C.N.P Poetry 

  • Cathexis Northwest Press

Speaking to the Dead; my mother didn’t whistle; Not Asking

By: Helena Lipstadt


Speaking to the Dead


Let me not be thief of your story   let me paint a still life 

of names   you stand over and below me    I inhale the shimmer

of your breath    I will not betray your blame

Perhaps you are resting and I disturb   perhaps you are where 

I put my father   wise and full of sympathy now that he 

has crossed over   sees how small we are   how full of longing      

I will not betray your blame    the dead need their space   

I bow to a world of lost gestures     mothers and fathers 

of my liquid core     I pull you from the acid

burying ground of my mind and plant you     my eyes sluice water

to feed you    where can I bend   gdzie?    where can I kneel   gdzie?

where can I place   this food of stones?



my mother didn’t whistle


but my father did   he whistled   la donna e mobile

when he wanted us   when the day

was going his way    she never pursed 

her lips for music     she bent over a novel 

by romain rolland   waiting at dusk   in the doorway   

she gleamed her feral eyes    

he raised his voice   his glorious eyebrows

we paged through their bodies   our baedeker   

our world book encyclopedia

well-schooled   my brother 

and i     he scared us   with his noise   she with

her silence    the tryst they made



Not Asking


I never asked you,

what was your father like 

Was it because you

       cried alone in your bedroom, behind the thin door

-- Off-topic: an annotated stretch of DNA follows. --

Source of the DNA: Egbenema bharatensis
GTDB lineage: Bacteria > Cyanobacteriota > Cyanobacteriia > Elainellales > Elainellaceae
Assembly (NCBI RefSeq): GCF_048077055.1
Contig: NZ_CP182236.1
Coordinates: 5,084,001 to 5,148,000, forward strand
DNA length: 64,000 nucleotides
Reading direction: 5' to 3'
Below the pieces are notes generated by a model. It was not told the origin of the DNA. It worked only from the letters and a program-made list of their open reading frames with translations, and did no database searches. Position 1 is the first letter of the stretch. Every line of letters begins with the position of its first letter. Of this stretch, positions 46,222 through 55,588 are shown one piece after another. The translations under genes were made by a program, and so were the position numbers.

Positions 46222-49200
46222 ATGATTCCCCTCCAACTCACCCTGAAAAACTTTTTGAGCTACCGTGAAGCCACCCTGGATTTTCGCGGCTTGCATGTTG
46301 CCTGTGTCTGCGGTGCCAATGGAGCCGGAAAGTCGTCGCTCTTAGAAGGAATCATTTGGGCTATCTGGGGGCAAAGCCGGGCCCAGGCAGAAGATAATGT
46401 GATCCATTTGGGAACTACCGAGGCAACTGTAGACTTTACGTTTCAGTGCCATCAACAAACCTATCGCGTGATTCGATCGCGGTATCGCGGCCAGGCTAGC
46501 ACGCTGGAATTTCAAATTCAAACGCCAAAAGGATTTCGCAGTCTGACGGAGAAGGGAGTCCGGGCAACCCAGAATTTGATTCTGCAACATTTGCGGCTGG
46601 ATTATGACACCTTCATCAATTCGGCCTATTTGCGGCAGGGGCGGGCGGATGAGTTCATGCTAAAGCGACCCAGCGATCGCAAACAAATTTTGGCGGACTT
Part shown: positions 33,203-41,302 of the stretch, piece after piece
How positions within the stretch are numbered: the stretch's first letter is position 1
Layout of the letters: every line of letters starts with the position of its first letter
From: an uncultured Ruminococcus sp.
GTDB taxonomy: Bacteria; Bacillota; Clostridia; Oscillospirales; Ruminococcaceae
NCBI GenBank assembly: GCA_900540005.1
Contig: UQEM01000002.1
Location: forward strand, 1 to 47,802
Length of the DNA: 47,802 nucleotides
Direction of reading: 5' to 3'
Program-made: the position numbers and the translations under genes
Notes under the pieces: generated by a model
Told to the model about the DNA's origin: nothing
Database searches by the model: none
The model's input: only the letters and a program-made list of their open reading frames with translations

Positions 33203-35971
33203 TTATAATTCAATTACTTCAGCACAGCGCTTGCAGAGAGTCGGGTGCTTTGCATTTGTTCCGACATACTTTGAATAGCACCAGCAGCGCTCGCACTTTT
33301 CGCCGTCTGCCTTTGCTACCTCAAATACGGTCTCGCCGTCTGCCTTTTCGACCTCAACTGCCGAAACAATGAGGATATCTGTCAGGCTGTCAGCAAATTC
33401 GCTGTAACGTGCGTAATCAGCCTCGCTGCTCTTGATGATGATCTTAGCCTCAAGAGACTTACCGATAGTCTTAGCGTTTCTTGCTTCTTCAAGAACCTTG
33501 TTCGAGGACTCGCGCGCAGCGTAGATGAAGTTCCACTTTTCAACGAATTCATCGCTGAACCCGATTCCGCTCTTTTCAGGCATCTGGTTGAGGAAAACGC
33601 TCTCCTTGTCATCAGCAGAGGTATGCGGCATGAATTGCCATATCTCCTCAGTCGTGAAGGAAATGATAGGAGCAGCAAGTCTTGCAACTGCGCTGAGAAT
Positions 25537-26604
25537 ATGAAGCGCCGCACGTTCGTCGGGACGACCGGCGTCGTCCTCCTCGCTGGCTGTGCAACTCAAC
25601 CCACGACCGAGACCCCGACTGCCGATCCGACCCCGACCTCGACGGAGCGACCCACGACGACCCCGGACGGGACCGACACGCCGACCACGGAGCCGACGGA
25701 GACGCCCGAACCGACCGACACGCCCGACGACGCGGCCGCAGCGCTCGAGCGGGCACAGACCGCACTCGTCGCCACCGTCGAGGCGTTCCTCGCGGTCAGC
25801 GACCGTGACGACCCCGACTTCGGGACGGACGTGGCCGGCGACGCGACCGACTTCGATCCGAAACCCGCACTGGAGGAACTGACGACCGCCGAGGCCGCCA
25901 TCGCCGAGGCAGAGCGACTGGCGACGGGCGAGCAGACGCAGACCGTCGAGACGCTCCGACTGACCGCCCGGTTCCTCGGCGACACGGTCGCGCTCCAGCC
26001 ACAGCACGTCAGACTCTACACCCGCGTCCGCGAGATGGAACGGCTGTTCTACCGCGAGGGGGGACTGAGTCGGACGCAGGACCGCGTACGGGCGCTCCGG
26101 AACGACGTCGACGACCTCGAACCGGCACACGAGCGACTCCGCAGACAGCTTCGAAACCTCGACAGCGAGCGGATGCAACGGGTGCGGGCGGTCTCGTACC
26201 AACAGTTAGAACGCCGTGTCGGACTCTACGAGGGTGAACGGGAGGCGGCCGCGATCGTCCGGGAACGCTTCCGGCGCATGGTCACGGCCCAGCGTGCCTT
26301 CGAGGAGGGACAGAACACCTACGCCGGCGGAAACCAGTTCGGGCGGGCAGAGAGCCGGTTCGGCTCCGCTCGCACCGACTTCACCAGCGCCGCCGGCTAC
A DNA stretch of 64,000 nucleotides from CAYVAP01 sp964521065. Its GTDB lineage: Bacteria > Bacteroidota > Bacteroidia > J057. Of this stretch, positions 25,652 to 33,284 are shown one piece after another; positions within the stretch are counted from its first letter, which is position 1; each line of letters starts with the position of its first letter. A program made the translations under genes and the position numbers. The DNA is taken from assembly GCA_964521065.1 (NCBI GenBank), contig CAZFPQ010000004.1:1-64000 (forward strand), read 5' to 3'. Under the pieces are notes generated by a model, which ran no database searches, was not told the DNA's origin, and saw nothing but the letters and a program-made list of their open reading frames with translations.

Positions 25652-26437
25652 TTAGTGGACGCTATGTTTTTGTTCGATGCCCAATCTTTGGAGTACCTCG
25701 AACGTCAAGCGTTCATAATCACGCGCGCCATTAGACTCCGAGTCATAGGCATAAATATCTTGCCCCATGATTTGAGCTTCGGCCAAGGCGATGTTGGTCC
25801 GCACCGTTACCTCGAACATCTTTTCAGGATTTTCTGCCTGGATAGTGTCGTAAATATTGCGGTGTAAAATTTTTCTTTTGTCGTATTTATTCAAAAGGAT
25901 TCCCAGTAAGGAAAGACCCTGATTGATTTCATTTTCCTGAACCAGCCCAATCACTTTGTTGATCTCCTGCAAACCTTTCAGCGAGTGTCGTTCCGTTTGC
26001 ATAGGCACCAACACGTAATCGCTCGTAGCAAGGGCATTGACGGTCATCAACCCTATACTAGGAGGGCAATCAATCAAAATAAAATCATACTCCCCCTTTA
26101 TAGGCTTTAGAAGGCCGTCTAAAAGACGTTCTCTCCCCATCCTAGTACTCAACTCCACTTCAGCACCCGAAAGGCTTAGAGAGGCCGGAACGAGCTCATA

Was it because you

       flew apart sometimes, tectonic, and I was terrified

Because your heart 

       was held together matches and tar. I didn’t want to break it

Because you 

       were protecting me and I was protecting you

Because you 

     were keeping me from bitter truth, and I really didn’t want to know

Because you 

      were a mystery I couldn’t solve and one more would be too many

Because I knew, deep, 

     how much you loved me, and maybe you loved your father that much

Because no matter 

      how much I loved you, my father, I am mortal and can’t heal the dead

Helena Lipstadt is a Berlin native and lives in Los Angeles and Blue Hill, Maine. Her poems have been featured in Rattling Wall, Sinister Wisdom, basalt,The Midwest Review and elsewhere. Lipstadt is the author of two chapbooks, Leave Me Signs and If My Heart Were A Desert. She has been writer-in-residence at WUJS Arts Project, Arad, Israel and Borderland Foundation, Sejny, Poland. Lipstadt is a member of Women Who Submit and volunteers as a writing mentor at Hollywood High School, Los Angeles, California.

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